In the heart of downtown Ottawa, there is a school for aspiring artists called the Ottawa School of Art, founded in 1879 as an association to promote fine arts in Canada. As the diploma coordinator of the programs at the school, Andrew Fay said that people of all ages register to the program, some who have even already received degrees but want to further their understanding of art.
“We have a three-year fine arts diploma program, we have a one-year portfolio certificate program which people use and then go to, let’s say, Algonquin College or Ottawa University or schools around the country,” explained Fay. “The school though is non-profit and it is open to the public so we also have general programs – so night classes – and we also have a children’s program as well.”
Fay reasons that the biggest difference between the school and other college or university programs is that the art is very traditional as opposed to a lot of art programs being digital. He went on to say that students who register to the school are not seeking the theory, but the skills.
Among those who graduated from the program, some have gone back to school, some have done international residencies and some have started working, as per the coordinator.
“There are lots of jobs in the arts. There is a whole infrastructure built for art jobs where people need the skills,” he explained. “We have had our students do the centennial flame at Parliament Hill, to redo the masonry there. We have had some do television work for makeup and things. Sculpture students have done prosthesis for medical.”
Although it can take a while to get recognition by the public, Fay revealed that some graduates have even gone on to develop their own artist career.
Gabriel Bouffard is one of those students who wants to start his own artistic practice. He is in his second year in the three-year fine arts diploma program. After doing his time in University, he joined the school in order to obtain a more “hands-on approach.”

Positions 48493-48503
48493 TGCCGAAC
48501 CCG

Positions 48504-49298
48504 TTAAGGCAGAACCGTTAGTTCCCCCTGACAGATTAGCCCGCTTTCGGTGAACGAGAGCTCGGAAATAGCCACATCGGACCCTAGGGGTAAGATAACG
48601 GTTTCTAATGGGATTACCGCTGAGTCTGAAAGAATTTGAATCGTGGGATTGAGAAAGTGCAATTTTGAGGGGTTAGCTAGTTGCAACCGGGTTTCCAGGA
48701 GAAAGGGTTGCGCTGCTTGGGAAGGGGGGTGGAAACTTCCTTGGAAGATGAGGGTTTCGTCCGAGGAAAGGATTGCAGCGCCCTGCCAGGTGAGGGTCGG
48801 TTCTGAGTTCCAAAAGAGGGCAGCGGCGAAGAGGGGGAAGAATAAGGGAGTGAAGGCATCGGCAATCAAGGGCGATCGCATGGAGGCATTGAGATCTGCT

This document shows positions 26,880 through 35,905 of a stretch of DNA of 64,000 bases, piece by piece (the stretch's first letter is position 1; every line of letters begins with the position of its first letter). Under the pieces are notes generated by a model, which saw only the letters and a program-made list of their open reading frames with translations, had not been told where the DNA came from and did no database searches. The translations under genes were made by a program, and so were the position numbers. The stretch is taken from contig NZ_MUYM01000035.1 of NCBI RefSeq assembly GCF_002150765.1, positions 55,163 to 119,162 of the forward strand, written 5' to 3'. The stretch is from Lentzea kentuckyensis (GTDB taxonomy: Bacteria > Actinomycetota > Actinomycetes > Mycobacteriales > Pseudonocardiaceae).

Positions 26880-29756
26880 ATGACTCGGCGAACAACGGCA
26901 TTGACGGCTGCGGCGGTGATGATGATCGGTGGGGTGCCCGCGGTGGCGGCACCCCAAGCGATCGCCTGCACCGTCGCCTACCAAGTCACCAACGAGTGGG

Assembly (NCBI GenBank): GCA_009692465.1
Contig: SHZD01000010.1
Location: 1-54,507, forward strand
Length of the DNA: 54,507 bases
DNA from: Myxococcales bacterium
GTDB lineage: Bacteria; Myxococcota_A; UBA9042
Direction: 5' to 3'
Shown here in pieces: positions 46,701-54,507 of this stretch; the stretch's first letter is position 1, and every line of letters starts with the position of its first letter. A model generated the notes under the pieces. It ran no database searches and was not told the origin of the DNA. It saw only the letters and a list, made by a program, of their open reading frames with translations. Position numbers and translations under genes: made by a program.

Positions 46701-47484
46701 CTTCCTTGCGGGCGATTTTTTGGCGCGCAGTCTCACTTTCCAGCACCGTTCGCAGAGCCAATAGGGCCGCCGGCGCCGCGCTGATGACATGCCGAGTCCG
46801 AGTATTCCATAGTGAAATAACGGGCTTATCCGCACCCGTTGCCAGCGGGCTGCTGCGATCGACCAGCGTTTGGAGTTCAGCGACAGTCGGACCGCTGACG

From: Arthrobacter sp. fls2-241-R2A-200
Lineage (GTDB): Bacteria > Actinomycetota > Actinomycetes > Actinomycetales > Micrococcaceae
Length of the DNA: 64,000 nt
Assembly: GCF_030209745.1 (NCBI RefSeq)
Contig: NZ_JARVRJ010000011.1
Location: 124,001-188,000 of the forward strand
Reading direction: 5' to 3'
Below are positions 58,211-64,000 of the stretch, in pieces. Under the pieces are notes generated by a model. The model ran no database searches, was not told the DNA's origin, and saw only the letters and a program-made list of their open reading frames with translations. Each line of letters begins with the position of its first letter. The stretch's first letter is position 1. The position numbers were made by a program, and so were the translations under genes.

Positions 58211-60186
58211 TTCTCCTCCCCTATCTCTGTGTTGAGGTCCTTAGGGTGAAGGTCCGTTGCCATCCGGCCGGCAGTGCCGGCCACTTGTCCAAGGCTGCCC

“We’ve learned a lot of important foundations, especially in drawing,” said Bouffard. “The school has a great approach here on teaching us these basic skills so then we are later able to move away from it and experiment. There is a great balance between more foundational stuff and more expressive, looser kind of art.”
Bouffard said that he is working full-time so the school has helped him make a flexible schedule that is manageable for him.
Jacqueline Mudie has already graduated from the three-year fine arts program, but her experience at the school was so amazing that she came back to do a fourth year after graduation.
She had looked at Algonquin as well as Carleton University after taking a year off from high school where she learnt she was very kinesthetic. Luckily the school provided a perfect hands-on environment for her that allowed her to have an intimate learning experience with the teachers.
“I had an amazing experience with each educator here and I know them quite well because I am not sitting at the back of the class with a 100 students,” she said. “There are ten people in this class and we all become a small community.”
There are roughly five classes and Mudie said that the schedule is not as intense as University. There are a lot of assignments that allow the students to practice the different aspects of art.
She explained that in the first year, students learn the basics whereas in second year there is more freedom but the learning experience is still structured.
“And then in third year you can pretty much be as creative as you want in terms of what you want,” she ended. “It’s more about learning the rules and then afterwards, it’s about breaking the rules and knowing how to.”
In the future, she wants to “further her art skills” by going to Concordia University and then eventually start an art collective.
Mudie recommends this program to everyone, even those who already have degrees or do not have any experience in art.
“It’s such a great community at this school and so encouraging, so helpful. It’s a magical place,” she praised.
The school will be celebrating its 140 anniversary next year.